On the heels of adding Texas teen Ahmed Mohamed to its young innovators program, Qatar Foundation is now working on opening a new school for talented children.
The facility is expected to open within the next three years and will have a special curriculum that provides “a unique and appropriate learning environment” to gifted students, senior officials told Qatar Tribune this week.
No details about the location of the school or application requirements have been released yet, but Buthaina Al Nuaimi, associate vice president for pre-university education at QF, said preparations for the school are in its final stages.
“QF strives to prepare students to be active players in society by developing and honing their skills,” Al Nuaimi was quoted as saying. “The school for gifted children is another institute catering to young innovators.”
QF has been promoting its young innovators program since the recent addition of Ahmed, its most high-profile student to date.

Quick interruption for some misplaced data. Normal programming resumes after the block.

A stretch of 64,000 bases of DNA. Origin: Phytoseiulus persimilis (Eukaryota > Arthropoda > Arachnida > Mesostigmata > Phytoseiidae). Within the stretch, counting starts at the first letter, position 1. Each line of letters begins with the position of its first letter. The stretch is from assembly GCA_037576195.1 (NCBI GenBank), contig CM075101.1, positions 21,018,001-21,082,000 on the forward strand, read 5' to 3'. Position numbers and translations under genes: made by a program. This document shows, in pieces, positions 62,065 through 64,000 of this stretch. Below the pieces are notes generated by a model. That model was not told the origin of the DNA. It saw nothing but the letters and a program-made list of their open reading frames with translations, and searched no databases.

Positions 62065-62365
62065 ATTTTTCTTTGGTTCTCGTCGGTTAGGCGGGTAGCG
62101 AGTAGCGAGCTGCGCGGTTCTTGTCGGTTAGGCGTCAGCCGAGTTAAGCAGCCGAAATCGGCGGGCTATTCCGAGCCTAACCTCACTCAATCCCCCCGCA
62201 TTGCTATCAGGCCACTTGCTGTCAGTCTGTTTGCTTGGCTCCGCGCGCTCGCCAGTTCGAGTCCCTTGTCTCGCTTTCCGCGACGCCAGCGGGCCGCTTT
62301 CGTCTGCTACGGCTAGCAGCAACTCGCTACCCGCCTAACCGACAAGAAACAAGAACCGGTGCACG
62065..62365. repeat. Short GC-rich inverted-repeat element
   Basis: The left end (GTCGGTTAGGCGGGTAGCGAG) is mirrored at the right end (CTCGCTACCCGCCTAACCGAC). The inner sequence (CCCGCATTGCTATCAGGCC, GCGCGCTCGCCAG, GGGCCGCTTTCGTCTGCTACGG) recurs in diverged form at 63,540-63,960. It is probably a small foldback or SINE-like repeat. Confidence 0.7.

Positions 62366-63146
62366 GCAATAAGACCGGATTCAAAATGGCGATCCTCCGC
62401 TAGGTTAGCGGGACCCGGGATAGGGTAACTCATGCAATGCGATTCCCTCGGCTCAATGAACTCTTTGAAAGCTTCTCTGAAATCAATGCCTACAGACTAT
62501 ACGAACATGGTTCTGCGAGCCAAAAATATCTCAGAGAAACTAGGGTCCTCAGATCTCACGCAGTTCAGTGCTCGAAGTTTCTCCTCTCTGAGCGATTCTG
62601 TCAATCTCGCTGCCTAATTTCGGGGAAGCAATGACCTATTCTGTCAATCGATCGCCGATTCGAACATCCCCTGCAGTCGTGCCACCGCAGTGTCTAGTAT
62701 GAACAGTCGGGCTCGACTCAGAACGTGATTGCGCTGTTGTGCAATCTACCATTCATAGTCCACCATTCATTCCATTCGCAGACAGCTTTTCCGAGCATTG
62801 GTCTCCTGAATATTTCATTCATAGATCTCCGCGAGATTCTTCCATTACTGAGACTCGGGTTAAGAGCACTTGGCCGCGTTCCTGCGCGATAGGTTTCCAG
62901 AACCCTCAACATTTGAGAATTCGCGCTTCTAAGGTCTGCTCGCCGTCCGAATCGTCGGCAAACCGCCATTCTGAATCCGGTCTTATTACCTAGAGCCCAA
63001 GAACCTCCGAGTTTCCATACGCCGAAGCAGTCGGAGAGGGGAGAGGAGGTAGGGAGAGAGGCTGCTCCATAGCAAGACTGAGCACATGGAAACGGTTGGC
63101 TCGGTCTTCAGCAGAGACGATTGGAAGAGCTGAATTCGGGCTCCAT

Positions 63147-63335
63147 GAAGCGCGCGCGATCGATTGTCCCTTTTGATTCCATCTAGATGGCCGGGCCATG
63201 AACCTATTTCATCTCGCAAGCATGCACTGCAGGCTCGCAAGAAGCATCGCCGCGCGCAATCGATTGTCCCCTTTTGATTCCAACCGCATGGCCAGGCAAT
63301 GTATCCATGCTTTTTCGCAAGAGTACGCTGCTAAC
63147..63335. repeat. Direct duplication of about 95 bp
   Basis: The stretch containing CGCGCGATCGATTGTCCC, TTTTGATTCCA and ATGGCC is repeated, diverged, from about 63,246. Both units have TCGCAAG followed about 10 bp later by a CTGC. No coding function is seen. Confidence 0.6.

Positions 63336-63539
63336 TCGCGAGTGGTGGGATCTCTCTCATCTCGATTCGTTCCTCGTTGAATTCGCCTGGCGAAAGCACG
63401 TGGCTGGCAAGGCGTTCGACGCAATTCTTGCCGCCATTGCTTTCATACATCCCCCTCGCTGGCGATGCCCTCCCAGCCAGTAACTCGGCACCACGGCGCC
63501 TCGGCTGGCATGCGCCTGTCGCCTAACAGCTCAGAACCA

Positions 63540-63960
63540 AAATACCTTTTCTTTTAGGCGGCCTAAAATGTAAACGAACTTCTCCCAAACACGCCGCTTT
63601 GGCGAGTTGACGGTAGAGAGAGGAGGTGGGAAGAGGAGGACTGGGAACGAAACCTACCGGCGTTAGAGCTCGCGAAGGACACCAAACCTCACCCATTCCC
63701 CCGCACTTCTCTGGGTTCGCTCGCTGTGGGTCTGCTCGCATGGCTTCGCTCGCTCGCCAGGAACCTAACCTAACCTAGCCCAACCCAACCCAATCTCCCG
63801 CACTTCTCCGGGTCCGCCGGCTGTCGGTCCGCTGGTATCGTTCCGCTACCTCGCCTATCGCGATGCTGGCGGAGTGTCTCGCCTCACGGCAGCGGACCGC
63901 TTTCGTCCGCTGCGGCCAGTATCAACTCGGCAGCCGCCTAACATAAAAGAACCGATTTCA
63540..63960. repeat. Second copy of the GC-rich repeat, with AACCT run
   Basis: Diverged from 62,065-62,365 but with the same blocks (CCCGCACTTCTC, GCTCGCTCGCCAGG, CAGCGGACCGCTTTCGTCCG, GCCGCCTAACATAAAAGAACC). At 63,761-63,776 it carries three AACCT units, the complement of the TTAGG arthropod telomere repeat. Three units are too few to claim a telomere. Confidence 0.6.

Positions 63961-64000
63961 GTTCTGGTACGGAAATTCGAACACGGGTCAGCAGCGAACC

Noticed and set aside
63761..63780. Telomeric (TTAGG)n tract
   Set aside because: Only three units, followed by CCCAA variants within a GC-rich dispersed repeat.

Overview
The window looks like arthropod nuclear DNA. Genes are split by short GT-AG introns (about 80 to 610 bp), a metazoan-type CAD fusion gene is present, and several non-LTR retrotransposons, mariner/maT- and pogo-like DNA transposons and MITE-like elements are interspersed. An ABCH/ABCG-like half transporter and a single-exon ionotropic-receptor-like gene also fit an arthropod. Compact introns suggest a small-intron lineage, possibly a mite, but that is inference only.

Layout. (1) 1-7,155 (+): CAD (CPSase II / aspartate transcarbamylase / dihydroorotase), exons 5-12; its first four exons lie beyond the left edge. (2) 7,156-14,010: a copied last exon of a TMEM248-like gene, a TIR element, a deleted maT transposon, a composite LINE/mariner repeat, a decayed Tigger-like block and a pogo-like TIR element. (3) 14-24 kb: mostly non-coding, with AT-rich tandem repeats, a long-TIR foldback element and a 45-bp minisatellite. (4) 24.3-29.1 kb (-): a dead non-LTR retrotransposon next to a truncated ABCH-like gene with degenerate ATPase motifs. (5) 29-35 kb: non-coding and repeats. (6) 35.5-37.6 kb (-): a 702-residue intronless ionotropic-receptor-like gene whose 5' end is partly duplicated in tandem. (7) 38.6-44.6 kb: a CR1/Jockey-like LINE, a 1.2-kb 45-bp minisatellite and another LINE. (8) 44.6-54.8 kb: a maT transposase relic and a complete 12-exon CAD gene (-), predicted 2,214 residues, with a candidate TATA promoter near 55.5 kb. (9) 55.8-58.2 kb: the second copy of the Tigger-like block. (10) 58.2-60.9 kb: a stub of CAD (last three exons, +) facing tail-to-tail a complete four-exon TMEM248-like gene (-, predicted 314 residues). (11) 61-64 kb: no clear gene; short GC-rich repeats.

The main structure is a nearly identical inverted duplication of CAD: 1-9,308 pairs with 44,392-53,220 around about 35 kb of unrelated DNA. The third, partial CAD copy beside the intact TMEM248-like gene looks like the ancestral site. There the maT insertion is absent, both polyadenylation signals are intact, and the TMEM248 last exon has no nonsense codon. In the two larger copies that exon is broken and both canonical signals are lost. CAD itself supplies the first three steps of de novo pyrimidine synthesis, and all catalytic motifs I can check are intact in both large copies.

The 14-year-old and his family moved to Qatar last month, after touring the US and meeting President Barack Obama, Facebook founder Mark Zuckerberg and NASA officials.
The teen shot to international fame after he brought a homemade clock to school in September and was arrested on suspicion of creating a hoax bomb in September.
Ahmed is attending Qatar Academy on scholarship and expected to have a full ride to an Education City university when he graduates.
On its website, QF highlighted other students and graduates of the young innovators program, including:
- Mursy Khalid Mursy, a 14-year-old Sudanese student who began reading newspapers at the age of 2 years old, is a MENSA member and holds an IQ of 168;
- Haidar Sabah Kabah, an Iraqi medical student at Weill Cornell Medical College in Qatar (WCMC-Q) who aspires to become a surgeon and is researching a cure for diabetes; and
- Iqbal Al Assaad, a Palestinian child prodigy who attended WCMC-Q and became one of the world’s youngest doctors after graduating from med school at age 20 in 2013.